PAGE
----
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How to Trade in Stocks by Jesse Livermore

Follow the Traders

An extremely curious person who tries to find reasons behind every movement behind stocks often clouds his/her mind with non-essential information, thereby either taking wrong decisions.

 

Livermore reveals that he was one of them too. In this chapter, he lists out two of the common mistakes that many other novice trades make:

 

1. Interest in too many stocks

One should remain focused on just a few stocks which he or she can understand and should not trade a large number of stocks. It is much easier to track a few than many.

 

2. Be completely bullish or bearish on the entire market based on movement of one stock.

This is a commonly noticed issue with retail traders. In the context of India, people view heavyweights such as Reliance Industries as the market and hence if Reliance shows a downtrend, they extrapolate it as a downtrend in Nifty. This is rarely the scenario.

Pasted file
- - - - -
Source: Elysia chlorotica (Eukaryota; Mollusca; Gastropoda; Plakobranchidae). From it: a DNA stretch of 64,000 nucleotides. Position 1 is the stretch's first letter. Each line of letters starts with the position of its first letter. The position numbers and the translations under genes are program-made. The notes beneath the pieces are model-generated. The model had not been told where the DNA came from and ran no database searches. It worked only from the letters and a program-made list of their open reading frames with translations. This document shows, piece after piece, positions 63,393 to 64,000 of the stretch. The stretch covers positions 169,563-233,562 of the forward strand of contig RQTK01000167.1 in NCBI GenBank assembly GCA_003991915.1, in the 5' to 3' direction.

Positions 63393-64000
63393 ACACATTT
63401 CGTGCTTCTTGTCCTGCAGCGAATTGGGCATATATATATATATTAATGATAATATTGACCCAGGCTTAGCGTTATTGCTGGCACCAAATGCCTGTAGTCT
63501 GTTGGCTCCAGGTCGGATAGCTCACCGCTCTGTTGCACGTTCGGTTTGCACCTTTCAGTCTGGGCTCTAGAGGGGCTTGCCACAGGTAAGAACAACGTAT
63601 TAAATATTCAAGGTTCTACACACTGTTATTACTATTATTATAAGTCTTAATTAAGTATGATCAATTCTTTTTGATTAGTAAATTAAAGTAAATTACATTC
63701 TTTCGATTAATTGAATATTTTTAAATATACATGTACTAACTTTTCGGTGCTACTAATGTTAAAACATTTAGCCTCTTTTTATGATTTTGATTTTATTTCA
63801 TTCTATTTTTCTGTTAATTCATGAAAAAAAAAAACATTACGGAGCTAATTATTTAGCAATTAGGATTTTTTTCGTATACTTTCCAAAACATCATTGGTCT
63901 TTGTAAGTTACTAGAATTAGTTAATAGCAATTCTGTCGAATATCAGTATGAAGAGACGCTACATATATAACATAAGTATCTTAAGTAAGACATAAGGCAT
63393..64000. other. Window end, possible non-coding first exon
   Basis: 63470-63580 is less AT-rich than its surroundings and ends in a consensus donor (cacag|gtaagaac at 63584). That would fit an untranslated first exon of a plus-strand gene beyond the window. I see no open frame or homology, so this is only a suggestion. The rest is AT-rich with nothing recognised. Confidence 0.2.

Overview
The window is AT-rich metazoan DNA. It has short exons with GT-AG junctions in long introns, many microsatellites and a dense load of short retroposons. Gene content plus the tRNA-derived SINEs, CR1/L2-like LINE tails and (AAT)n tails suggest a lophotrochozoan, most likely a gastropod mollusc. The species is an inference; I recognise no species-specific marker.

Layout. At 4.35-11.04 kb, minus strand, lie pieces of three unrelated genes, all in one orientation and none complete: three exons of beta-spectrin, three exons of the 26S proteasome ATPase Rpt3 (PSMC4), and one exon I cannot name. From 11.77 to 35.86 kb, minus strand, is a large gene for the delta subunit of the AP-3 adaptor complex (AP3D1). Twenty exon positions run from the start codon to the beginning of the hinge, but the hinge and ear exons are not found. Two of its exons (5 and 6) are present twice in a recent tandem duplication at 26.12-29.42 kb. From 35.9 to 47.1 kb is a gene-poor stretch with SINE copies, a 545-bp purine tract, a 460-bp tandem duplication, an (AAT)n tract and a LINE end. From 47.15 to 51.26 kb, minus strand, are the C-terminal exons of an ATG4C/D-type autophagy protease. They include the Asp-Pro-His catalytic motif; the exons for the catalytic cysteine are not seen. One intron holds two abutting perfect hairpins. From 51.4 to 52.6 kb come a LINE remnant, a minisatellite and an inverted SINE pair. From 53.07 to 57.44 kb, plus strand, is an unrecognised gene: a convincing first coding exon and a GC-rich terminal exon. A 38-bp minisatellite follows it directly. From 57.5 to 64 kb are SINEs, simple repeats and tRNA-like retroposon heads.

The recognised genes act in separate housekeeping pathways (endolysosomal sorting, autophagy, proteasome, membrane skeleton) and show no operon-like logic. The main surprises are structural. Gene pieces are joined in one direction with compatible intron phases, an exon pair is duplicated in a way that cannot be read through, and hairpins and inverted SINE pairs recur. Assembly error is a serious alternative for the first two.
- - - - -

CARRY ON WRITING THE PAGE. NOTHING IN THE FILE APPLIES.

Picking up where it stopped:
Livermore advises to rather look at a group of stocks preferably from different sectors and then make a perception about the market.

 

The author now shifts his focus to tell us about the study of movements. Remember record keeping? Here, he states that one should confine his studies of the market to just the leaders/ prominent stocks. Also, it is important to note that leaders keep on changing with time. This was seen in the Indian context as well when SBI and other PSU used to be the market leaders in the 1990s whereas now it’s the private sector leading the wagon.

 

Therefore, always try to trade in leaders or high market cap stocks, which not only are the most active but also provide you with ample liquidity in case of a trend reversal.

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